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PCS ballots civil servants on pay, pensions and working conditions

By Rebecca

On 16 January the Public and Commercial Services (PCS) NEC decided to ballot a quarter of a million civil and public servants for strike action over sustained government attacks. Increased pension contributions and four years of pay freezes and caps mean that civil servants will have seen their income cut by 16 per cent on average by 2014 – and now the government threatens to extend the working week and abolish family-friendly policies.

The union wrote to the head of the civil service, Bob Kerslake, to forewarn him that unless the government improved civil servants’ living standards and stopped attacking their working conditions, the union would ballot for industrial action. The NEC meeting was informed that Kerslake had refused to engage on any of the issues, so the leadership voted to move forward with the ballot.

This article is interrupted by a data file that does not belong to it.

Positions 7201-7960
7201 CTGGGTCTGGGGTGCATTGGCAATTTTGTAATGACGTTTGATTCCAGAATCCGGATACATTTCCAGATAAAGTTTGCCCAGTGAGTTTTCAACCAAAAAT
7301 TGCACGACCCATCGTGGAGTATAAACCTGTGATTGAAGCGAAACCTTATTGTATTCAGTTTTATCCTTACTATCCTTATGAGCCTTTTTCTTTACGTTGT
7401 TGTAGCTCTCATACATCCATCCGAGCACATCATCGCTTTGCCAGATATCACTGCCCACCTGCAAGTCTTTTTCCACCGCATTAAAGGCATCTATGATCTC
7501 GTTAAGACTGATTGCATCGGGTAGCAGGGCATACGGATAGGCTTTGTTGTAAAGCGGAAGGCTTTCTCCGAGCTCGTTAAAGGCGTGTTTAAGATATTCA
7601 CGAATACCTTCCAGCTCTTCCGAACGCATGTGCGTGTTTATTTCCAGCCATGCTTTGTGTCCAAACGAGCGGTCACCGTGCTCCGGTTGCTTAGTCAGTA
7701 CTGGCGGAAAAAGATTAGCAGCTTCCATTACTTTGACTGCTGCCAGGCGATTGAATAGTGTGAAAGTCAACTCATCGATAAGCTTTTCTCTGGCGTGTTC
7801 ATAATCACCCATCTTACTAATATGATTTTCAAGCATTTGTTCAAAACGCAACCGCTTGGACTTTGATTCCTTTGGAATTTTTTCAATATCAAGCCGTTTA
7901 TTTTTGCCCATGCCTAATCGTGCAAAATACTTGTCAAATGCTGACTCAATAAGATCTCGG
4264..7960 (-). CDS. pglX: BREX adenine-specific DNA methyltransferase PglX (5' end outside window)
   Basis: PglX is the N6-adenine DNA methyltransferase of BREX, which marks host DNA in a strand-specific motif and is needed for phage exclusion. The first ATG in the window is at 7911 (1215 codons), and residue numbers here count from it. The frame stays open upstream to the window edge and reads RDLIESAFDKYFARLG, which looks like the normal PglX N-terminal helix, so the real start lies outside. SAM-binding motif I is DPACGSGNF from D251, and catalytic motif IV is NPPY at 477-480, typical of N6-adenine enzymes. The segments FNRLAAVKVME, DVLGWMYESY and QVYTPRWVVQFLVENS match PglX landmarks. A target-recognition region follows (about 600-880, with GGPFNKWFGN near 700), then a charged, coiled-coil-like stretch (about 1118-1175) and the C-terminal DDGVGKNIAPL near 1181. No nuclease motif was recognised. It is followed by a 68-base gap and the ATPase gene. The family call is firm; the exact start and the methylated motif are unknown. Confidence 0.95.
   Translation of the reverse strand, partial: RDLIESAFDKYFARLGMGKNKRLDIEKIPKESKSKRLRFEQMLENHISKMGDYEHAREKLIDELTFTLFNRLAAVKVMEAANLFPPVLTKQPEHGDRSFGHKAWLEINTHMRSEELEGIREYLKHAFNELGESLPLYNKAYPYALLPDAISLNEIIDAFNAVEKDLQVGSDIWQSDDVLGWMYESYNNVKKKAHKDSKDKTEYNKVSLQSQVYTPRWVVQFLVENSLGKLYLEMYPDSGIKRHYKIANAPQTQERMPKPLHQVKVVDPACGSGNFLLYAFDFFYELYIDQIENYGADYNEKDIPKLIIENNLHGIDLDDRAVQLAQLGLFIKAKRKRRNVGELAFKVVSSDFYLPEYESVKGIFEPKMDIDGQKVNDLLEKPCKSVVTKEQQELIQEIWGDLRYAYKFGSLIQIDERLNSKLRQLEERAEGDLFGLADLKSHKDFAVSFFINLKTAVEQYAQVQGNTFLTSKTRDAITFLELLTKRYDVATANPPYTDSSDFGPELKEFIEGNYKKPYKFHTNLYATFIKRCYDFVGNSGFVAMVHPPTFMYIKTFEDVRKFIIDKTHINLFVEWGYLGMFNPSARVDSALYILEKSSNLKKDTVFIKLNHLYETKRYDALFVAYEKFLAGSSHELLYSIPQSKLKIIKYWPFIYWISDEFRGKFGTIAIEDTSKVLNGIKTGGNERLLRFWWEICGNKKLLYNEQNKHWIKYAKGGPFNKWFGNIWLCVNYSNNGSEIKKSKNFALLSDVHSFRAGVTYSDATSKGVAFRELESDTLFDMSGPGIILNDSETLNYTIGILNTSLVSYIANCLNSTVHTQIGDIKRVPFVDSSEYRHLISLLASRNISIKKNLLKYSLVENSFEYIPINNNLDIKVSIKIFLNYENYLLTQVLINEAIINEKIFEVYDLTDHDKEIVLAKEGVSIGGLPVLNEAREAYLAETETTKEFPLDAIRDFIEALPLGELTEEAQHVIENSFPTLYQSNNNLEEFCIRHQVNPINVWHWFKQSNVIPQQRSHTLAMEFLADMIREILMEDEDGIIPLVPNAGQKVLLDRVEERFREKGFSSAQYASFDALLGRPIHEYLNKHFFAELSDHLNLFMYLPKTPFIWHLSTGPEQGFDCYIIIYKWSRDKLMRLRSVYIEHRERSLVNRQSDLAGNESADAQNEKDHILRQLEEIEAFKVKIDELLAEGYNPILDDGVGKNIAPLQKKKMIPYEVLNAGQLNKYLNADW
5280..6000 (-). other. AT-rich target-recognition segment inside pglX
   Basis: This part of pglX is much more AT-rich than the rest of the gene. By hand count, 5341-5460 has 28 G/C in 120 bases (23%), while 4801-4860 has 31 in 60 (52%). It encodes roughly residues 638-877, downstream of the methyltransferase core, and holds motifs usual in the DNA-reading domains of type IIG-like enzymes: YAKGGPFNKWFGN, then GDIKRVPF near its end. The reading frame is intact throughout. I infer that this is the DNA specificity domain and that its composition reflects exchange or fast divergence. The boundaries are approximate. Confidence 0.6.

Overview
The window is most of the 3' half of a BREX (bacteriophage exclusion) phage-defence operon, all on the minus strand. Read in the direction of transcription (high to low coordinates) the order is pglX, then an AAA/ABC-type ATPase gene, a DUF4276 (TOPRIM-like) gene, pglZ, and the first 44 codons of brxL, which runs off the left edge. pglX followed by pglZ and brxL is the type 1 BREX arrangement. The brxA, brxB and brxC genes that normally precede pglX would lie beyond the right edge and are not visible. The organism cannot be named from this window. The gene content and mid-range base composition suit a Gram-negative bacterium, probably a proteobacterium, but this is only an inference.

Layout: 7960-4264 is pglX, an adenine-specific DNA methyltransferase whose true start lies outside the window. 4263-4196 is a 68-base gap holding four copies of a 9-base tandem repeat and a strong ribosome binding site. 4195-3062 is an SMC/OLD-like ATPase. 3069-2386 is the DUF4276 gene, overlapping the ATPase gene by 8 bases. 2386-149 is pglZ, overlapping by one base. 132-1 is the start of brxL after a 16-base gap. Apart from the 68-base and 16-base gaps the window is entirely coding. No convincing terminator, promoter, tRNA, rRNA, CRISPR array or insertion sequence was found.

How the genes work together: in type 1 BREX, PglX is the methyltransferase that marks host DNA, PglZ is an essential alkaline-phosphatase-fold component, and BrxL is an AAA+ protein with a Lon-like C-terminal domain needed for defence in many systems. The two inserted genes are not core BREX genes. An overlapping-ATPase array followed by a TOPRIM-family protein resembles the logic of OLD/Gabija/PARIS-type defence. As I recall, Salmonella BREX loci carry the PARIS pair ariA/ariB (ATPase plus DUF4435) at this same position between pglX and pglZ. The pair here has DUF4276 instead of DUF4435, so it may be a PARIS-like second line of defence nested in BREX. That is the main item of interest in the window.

Significantly, the union said: “We now need to consider PCS action on pay and terms and conditions in pursuit of specific PCS demands at the same time as pursuing joint action with other unions wherever possible.” This demonstrates a strategy change from past years where PCS has only struck when other unions have been willing to. PCS should now publically call on other union leaders, whose members are facing similar attacks, to launch their own ballots.

This move to action is taking place in the context of the Coalition’s massive attack on the union itself, as it tries to squash any opposition to the cuts. All civil service departments have been instructed to halve the time allowed for union reps’ facilities agreements, and even to consider making reps use their own annual leave to attend committee meetings and annual conferences. This attack on the ability of PCS to organise and defend its members should be an explicit part of the ballot and any subsequent industrial action.

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